So under the assembly instructions for the Elite (pg 43), they recommended at least 3/4” board, no issue. They also then add
Note: For maximum stiffness it is recommended that you build up your wasteboard to a thickness of 2-1/2”- 3”. This will still give you approximately 3” of gantry clearance while reducing the moment force on the Router, Z-Slider and X-Rail parts. When building up your wasteboard to this thickness please ensure you use the Z-Sliders top mounting holes.
I am thinking of using a second 3/4” mdf so that I can slightly drill in for my dogs. Has anyone does and any pros and cons?
if you do it “for stiffness” like they say in the manual, then it’s clearly the wrong way to add stiffness to your table top. A wasteboard is made of MDF and MDF is not good for stiffness, and you don’t use your wasteboard to add stiffness to your machine bed. A thickness of 2.5 - 3" inch is perhaps necessary (or perhaps not even sufficient) if you want to build a table top made of MDF, but I would not recommend to build a table top of MDF as it’s not stiff, heavy, expensive, and fears humidity. While it’s ideal for wasteboards, an anti-torsion box made of 12 mm birch plywood is much more stable as table top (search for “torsion box” to see examples in this forum).
Generally, if you stack wasteboards on top of the other, you give away usable Z travel of your machine. On Z-16 assembly, you have 133 mm usable travel. You have three mounting positions of the Z-16 assembly so you can lower it to drill through, or mill into, your wasteboard or even table top (see pictures below). I find it more logical to lower the position of the Z assembly to drill the initial holes into your wasteboard, and to use the middle or higher position for normal use. In practice, for future new wasteboards, you could omit the step of lowering your Z assembly because you could put the new wasteboard or wasteboard slats on top of the old “wasted” wasteboard, drill your holes, and then replace the old wasteboard with the new wasteboard.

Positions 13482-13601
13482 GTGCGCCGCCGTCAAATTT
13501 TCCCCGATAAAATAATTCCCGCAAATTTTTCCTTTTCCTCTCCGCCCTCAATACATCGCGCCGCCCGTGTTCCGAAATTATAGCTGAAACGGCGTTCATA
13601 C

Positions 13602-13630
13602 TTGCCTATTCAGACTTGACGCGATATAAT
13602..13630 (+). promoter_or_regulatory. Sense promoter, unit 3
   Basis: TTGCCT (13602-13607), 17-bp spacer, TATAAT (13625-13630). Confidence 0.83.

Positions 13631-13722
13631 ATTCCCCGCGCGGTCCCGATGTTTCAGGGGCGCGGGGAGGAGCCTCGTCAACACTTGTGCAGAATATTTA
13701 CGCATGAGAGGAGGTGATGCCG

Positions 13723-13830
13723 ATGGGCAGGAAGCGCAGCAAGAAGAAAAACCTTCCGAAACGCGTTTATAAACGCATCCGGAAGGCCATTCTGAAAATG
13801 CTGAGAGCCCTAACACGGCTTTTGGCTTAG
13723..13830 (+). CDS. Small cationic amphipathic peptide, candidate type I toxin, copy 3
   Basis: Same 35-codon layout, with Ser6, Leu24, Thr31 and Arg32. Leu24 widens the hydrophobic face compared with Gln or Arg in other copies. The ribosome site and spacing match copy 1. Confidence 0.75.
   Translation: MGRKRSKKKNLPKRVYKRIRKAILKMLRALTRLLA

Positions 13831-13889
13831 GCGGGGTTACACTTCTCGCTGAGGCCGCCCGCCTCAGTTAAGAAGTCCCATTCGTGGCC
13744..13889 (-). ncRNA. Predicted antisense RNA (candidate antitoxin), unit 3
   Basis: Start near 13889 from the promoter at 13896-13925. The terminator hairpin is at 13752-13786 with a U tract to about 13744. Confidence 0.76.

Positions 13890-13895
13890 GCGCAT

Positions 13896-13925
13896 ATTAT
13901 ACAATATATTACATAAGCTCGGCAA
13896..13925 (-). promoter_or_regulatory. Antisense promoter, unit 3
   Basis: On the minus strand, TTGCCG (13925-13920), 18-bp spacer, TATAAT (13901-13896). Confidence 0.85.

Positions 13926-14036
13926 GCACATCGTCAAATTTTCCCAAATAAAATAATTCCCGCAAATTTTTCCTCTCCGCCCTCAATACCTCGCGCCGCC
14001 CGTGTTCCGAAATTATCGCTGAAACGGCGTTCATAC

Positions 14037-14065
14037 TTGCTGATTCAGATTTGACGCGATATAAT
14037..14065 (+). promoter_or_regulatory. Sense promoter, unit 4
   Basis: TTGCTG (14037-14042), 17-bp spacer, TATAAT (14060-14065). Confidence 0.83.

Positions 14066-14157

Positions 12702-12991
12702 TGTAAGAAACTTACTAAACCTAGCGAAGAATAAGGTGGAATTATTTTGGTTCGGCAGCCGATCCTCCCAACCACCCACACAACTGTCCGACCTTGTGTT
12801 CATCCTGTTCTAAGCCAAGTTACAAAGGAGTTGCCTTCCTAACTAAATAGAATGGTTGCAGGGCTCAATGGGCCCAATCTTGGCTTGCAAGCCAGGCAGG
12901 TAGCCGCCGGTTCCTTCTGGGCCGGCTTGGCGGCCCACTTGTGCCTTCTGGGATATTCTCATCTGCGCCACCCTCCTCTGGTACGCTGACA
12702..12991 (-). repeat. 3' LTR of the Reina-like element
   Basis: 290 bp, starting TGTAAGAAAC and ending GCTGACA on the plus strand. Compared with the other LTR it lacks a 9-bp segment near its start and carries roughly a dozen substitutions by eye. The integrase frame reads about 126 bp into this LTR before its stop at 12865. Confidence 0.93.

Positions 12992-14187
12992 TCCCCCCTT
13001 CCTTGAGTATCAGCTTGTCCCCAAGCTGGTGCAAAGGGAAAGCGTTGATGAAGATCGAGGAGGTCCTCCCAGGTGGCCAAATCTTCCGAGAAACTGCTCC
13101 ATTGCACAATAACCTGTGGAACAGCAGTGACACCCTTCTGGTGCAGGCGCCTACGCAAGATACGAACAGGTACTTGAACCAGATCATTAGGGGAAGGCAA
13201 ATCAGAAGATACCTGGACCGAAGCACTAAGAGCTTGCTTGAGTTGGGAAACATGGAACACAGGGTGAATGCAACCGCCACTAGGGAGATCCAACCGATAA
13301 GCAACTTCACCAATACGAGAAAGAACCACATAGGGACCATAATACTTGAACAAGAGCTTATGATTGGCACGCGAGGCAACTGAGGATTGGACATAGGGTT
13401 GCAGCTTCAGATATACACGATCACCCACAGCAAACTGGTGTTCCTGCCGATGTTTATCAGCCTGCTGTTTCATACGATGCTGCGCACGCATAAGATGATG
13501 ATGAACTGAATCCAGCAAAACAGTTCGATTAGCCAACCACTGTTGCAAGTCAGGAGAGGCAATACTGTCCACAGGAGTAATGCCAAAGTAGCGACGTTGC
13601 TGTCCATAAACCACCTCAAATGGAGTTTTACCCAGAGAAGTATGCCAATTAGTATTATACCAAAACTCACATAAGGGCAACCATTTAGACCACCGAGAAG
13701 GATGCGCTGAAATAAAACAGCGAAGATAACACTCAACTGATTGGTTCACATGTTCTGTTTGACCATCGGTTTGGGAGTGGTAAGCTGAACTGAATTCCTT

PS: Z-20 assembly as found on Elite Series has four mounting holes and 160 mm travel, but the same applies.
PS2: Is your machine base the QCW Frame?
Welcome to the forum!
Thanks for your response. Very informative. Yes I am using birch plywood for my table top. I was just considering adding a second layer of MDF under my spoil board so I can go through with my bench dogs. Looks like I am going to proceed that way. Your information about the Z he was very helpful.
I ended up up going with using a layer of 3/4" plywood on the underside of the QCW stand. It was more to add quick-release sections to the frame, but it may (or may not add) stiffness to the system. Honestly, I really dislike the Foreman QCW stand over the table I’d built for my Jouyneyman, and I’ll probably eventually replace it with a stand made from heavy c-beams.
Ended up using some quick releases in conjunction with pieces of ipe and pine, mounted on the undersides of the plywood, to hold stuff in place. Gives me the ability to quickly remove spoilboard sections for access to a simple vertical mounting jig or the rotary axis which I’ve still not really figured how to mount.
Interesting. So many different ideas out there. I’m just going to add an extra layer of mdf under the spoil board so I can push the dogs farther down with out penetrating mt bench plywood. Really not worried about stiffness. Bench is rock solid.
Thanks for your input!